This Be the Verse, Scratchouse, Killing Moon / ReverbNation / Metro showcase, Tuesday 14 March 2017

With the staggered start times, it wasn’t long before the next band on the indoor stage went on Tuesday night. This Be the Verse has already received high accolades and plenty of attention from Kerrang!, which should tell you something about their music immediately. Yes, This Be the Verse is loud, industrial rock music from London, and it’s not for the faint of heart. The comparison to Nine Inch Nails is well deserved. Not for everyone, but I could see our former writer John Fernandez headbanging to their music.

The Dig, Swan Dive, Tuesday 14 March 2017

I popped out briefly from Scratchouse to get a taste of something different and more importantly for this nonsmoker, some air. I ran into my friends, New York band The Dig, as they were loading into Swan Dive for their 10 o’clock show. Bass player and sometimes lead singer Emile Mosseri is now sporting the platinum blond look, and I guess he wanted a different appearance to match their new direction on most recent album ‘Bloodshot Tokyo’, released at the start of February on Roll Call Records. While band member Erick Eiser has played keyboards on their past LPs, a synthesised organ sound is prominent on ‘Bloodshot Toyko’ tracks like ‘Simple Love’, which seems to reflect more whimsy in their songwriting process. It’ll take some time for me to listen to the new LP and compare it with their past releases like ‘Electric Toys’ for me to decide if I like the new direction.

Oscar Key Sung, Swan Dive Patio, Tuesday 14 March 2017 2

Swinging around the corner, I checked out the activity at Swan Dive Patio, where Oscar Key Sung from Melbourne, Australia was setting up. R&b and electronic elements often get mixed together these days into predictable pop formulas, but this artist on my list of best bets of the Aussie acts coming out to SXSW 2017 goes weirder, with amazing result that (probably) only an electronic geek could love. Hiding under a baseball cap, Sung’s grooves and vocals leaned soulful, the tunes feeling much more accessible live than they are presented online.

 

TGTF Guide to SXSW 2017: best bets of Australian artists showcasing at this year’s SXSW

 
By on Monday, 27th February 2017 at 11:00 am
 

Australia and her neighbour New Zealand will be sending over 30 acts to SXSW 2017. The list includes artists we covered at previous SXSWs, including Demi Louise, Hamish Anderson and Mansionair. In this post, I introduce you to the Australian acts I think are the cream of the crop from down under, representing the various genres of pop, rock, electronic and folk. Please note: all information we bring you about SXSW 2017 is to the best of our knowledge when it posts and artists and bands scheduled to appear may be subject to change. To learn when your favourite artist is playing in Austin, we recommend you first consult the official SXSW schedule, then stop by the artist’s Facebook and official Web site for details of any non-official SXSW appearances.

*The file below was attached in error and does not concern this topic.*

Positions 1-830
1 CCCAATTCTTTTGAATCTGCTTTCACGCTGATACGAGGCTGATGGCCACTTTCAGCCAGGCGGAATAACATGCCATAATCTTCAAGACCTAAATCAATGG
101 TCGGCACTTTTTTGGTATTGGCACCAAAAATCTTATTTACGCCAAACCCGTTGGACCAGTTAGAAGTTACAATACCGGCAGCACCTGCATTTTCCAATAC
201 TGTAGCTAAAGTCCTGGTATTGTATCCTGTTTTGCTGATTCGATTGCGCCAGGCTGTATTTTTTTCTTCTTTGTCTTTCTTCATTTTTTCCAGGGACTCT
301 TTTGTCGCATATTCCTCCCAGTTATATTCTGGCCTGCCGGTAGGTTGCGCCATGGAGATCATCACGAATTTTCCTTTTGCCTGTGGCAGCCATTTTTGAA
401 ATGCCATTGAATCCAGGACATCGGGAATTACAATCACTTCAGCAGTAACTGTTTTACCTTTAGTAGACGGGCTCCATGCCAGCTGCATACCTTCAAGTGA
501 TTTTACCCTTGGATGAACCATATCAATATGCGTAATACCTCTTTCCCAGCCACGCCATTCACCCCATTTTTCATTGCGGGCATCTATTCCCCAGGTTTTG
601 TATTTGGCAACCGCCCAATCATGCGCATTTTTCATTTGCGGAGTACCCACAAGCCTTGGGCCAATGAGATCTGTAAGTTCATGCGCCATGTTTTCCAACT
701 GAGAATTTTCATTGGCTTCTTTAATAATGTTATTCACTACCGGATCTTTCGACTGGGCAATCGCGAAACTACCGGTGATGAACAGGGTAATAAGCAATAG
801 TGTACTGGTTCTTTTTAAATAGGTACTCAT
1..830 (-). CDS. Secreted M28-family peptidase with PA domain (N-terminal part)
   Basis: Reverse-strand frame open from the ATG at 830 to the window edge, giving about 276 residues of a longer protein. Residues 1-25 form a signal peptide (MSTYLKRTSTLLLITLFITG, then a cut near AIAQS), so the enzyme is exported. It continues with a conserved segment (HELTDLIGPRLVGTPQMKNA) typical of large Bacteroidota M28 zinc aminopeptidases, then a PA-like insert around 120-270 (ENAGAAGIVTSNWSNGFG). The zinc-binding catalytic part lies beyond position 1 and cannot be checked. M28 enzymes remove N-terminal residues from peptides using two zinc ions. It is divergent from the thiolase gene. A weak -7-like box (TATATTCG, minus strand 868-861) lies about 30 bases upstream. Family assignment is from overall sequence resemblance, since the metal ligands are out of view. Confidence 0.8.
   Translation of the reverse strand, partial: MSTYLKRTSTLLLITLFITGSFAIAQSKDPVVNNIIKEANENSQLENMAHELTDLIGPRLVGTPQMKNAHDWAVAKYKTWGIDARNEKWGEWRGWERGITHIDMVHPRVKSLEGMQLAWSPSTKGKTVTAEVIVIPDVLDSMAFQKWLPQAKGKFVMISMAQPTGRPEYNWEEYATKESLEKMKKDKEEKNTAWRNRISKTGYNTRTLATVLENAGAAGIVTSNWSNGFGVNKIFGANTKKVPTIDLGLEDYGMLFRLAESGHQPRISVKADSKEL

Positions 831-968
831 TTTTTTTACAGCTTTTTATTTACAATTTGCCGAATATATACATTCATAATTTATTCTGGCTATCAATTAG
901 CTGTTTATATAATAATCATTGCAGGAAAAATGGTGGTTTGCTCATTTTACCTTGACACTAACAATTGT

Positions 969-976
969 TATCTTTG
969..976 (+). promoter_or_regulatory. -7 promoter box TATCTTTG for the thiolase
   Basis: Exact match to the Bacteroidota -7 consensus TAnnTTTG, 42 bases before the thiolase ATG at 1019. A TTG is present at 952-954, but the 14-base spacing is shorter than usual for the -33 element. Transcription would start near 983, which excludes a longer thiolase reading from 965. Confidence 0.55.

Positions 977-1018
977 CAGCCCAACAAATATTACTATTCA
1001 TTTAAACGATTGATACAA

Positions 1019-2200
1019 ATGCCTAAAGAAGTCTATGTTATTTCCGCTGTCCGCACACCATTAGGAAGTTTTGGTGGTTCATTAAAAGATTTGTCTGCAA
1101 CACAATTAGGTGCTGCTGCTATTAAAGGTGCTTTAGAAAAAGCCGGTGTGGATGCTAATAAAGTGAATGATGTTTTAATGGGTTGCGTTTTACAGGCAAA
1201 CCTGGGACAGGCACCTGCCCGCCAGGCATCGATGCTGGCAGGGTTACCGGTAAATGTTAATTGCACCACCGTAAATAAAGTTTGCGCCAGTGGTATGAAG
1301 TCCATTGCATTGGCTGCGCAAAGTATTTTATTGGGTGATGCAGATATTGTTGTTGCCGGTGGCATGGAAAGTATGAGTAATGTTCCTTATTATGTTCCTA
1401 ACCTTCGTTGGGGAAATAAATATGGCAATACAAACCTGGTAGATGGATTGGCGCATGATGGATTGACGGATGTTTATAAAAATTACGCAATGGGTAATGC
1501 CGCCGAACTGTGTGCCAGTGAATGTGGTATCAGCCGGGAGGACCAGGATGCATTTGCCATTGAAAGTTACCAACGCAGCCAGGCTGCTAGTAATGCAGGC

Alex Lahey – pop / rock / Melbourne
Alex Lahey would be my pick for the next big Australian global superstar. The world is ready for another strong young woman to follow in the footsteps of Avril Lavigne, Kelly Clarkson and Gaga, and with this kick in the arse, upbeat pop/rock sound, Lahey owns it. On this side of the Pacific with her own American tour to follow SXSW, plus even earlier this month, when Lahey supported Tegan and Sara on their UK winter tour, the interest in this young Aussie singer/songwriter is clear. There’s nowhere to go but up, up, up for her.

[youtube]https://www.youtube.com/watch?v=Z32tgLHEEBc[/youtube]

All Our Exes Live in Texas – Sydney / folk
The band with the name most appropriate for coming to Austin to perform, All Our Exes Live in Texas (pictured at top) take their cues from the greats of country and folk. The incredible melding of the talents of four individually brilliant musicians is the true success of this folk group, who take full advantage of the beautiful four-part harmonies they can achieve and their charismatic live shows, which have already left Sydneysiders breathless. They might still be some ways off from the Grand Ole Opry when they showcase at SXSW 2017, but something tells me they’ll get an invite soon.

[youtube]https://www.youtube.com/watch?v=ElcYePVbv2w[/youtube]

Cameron Avery – rock / Perth
Are we allowed to call a 28-year old a Renaissance man? Sod it, we are when it comes to Cameron “Cam” Avery. From the capital of Western Australia, Perth, the singer/songwriter is probably best known outside of Oz for being a member of indie favourites Pond and Tame Impala, the latter of which he plays bass for. But this time in Austin, Avery will be playing for and promoting himself and his debut album ‘Ripe Dreams, Pipe Dreams’, which will be out on the 10th of March on Anti- Records and Spinning Top. As a solo artist, Cameron Avery’s music is as far as you can get from the psychedelia of Tame Impala: his is straightforward songwriting with a rich voice evocative of his Anti- labelmate Cass McCombs.